8 simple tips to keep your bones healthy
There are 206 bones in an adult human body. They give our bodies structure, protect vital organs and without them, we’d be in a bit of trouble! But to do their job, we have to do ours and take care of them. The good news is, it’s never too late.
From the age of 30 onwards, our bones gradually lose their density as a natural part of ageing, so it’s important to keep them as healthy as possible to avoid conditions such as osteoporosis. This is a condition that affects the bones, causing them to become weak and fragile and more likely to break (fracture). There are no symptoms so the first clue may be that you fracture a bone.
Whether you have osteoporosis or just want to build strong bones for the future, there are several things you can do to help.
Eat calcium-rich foods
Calcium is important for supporting strong bones. Most people need at least 3 serves of calcium rich food a day. A serving size is a glass of milk (250ml), tub of yoghurt (200g) or a slice of cheese (40g). If you can’t get the recommended amount of calcium from your diet, speak to your doctor about alternatives.
Get a bit of vitamin D
Your body needs vitamin D to help it absorb calcium. It’s found in oily fish, liver, fortified spreads and cereals, and egg yolks. Your body also makes its own vitamin D when you're exposed to sunshine – but you only need a few minutes a day during summer and a couple of hours spread over a week during winter.
Eat a balanced diet
Keep your diet balanced. Your meals should contain protein (meat, fish, eggs, nuts, seeds), fresh fruit and vegetables, and carbohydrates (bread, pasta, potatoes, and rice).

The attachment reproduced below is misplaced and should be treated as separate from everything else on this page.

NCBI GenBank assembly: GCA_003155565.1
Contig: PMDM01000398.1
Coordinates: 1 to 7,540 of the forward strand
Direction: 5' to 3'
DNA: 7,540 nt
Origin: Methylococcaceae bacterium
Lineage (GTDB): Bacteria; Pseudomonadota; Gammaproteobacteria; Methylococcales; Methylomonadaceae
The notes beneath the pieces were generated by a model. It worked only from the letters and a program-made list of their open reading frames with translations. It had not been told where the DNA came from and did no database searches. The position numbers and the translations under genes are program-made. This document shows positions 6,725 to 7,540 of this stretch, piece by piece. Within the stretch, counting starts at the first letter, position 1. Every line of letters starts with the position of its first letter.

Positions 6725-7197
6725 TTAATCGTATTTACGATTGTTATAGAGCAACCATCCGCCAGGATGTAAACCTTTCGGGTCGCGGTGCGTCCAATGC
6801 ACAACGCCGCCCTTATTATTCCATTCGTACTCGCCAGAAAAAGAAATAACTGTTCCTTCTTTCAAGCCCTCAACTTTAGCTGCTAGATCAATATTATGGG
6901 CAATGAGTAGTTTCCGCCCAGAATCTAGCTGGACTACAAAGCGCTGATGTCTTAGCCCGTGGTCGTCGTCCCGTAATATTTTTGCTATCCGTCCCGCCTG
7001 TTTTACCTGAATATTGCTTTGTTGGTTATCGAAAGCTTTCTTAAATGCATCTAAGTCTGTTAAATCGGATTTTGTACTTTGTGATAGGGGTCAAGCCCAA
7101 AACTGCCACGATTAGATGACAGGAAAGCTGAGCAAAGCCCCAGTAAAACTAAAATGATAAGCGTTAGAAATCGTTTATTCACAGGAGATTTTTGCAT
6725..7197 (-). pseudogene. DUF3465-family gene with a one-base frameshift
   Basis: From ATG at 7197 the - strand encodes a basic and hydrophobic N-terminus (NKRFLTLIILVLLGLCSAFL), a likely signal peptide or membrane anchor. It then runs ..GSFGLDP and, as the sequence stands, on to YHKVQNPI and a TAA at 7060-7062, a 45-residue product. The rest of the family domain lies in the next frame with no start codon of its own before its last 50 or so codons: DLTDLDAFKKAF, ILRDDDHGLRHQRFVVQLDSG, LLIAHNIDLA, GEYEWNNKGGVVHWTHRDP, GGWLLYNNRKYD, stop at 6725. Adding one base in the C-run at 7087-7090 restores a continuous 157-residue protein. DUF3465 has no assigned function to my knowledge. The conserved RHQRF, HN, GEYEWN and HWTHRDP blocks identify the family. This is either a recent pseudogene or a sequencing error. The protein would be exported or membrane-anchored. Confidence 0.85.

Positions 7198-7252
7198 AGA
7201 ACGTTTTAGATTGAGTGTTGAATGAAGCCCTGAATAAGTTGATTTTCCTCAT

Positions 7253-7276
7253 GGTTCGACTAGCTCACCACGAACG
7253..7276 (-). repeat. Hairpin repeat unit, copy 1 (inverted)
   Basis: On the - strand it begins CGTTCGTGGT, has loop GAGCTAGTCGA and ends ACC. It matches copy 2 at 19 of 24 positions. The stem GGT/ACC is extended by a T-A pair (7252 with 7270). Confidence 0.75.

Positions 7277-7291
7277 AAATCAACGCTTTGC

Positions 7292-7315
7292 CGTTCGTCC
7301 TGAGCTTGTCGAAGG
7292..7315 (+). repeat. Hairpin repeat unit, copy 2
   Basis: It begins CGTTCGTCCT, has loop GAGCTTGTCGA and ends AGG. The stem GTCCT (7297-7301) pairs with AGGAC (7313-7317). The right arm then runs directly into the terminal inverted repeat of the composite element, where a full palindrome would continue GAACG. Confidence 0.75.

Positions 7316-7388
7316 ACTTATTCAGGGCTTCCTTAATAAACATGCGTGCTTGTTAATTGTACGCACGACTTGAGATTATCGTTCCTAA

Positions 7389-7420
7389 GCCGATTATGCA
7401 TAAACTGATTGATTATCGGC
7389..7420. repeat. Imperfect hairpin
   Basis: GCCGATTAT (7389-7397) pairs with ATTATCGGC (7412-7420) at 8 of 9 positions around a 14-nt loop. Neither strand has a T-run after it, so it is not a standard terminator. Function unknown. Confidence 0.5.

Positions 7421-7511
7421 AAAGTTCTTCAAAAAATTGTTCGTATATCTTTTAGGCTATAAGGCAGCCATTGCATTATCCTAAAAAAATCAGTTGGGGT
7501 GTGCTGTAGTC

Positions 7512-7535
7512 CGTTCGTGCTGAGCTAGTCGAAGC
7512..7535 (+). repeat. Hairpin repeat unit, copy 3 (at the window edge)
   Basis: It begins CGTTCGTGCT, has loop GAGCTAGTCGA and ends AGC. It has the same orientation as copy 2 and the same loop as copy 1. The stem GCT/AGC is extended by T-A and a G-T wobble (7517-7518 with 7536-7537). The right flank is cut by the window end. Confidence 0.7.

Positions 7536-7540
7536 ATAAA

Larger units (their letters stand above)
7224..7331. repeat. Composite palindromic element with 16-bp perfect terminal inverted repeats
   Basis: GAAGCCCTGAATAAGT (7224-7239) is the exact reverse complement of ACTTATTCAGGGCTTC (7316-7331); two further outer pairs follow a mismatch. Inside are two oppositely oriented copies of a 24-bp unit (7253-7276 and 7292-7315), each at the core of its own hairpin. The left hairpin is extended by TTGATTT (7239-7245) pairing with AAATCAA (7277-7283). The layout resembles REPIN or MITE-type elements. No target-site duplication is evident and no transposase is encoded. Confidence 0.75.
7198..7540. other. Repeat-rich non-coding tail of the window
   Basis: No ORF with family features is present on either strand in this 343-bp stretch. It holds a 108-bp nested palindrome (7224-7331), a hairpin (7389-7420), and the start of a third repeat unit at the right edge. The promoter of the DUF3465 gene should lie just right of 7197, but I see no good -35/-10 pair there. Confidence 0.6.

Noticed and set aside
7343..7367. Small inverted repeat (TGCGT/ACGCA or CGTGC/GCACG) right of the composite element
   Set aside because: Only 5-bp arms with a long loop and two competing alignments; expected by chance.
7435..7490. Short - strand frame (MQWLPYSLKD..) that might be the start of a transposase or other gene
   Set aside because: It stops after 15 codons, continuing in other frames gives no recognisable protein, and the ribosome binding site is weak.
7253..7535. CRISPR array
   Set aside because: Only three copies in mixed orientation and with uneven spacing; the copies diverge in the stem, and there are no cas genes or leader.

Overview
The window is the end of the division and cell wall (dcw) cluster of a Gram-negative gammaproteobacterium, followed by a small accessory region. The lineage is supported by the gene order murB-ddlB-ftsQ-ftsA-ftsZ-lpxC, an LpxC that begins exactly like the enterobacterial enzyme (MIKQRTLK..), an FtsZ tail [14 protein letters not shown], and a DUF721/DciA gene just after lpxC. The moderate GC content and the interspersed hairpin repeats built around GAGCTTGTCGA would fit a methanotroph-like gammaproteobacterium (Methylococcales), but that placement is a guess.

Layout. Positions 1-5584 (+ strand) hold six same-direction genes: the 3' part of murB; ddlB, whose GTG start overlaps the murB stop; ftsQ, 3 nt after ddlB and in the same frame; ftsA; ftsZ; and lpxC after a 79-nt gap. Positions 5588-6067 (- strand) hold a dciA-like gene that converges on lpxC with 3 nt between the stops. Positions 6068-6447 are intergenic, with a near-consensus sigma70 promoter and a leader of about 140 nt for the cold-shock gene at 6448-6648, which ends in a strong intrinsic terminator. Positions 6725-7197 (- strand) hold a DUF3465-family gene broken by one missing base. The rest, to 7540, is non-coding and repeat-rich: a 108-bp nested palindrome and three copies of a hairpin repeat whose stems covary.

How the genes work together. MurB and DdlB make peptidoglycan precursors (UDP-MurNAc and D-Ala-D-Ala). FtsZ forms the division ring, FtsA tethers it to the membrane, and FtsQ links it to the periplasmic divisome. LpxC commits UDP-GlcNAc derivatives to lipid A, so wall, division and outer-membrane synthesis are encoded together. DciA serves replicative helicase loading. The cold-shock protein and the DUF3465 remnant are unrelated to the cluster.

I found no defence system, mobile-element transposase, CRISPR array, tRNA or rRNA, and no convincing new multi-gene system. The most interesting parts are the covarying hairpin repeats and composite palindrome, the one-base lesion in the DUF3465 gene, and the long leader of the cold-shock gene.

The more you smoke, the more likely you'll get osteoporosis. Aim to cut down or, better still, quit smoking altogether. A great place to start is to check out the Department of Health website or call the Quitline on 13 7848.
Watch how much salt you eat
Salt is thought to speed up the body's loss of calcium. So, try to limit your daily salt intake to the recommended amount. Australian adults are recommended to consume is less 2000mg of sodium a day — that’s less than a teaspoon of salt.
Bones get stronger when you use them. A great way to strengthen them is with weight-bearing exercise. This includes exercise such as walking, running, dancing, golf, or tennis.
Bones also benefit if you lift and carry things. Weight training is ideal, but carrying shopping, gardening, and housework all count. If you are new to exercise it's a good idea to talk to your doctor before you take up any new exercise activity, to make sure it's right for you.
Alcohol, tea, coffee, cola, and other soft drinks reduce the amount of calcium you absorb and weaken bones. Stick to the recommended amounts of alcohol and swap your caffeine-fuelled drinks for water.
Maintain a healthy weight
Being underweight is a risk factor for osteoporosis. It can affect the amount of oestrogen (a hormone that helps to protect your bones) in your body. If you need to lose weight, do it sensibly (and avoid crash diets).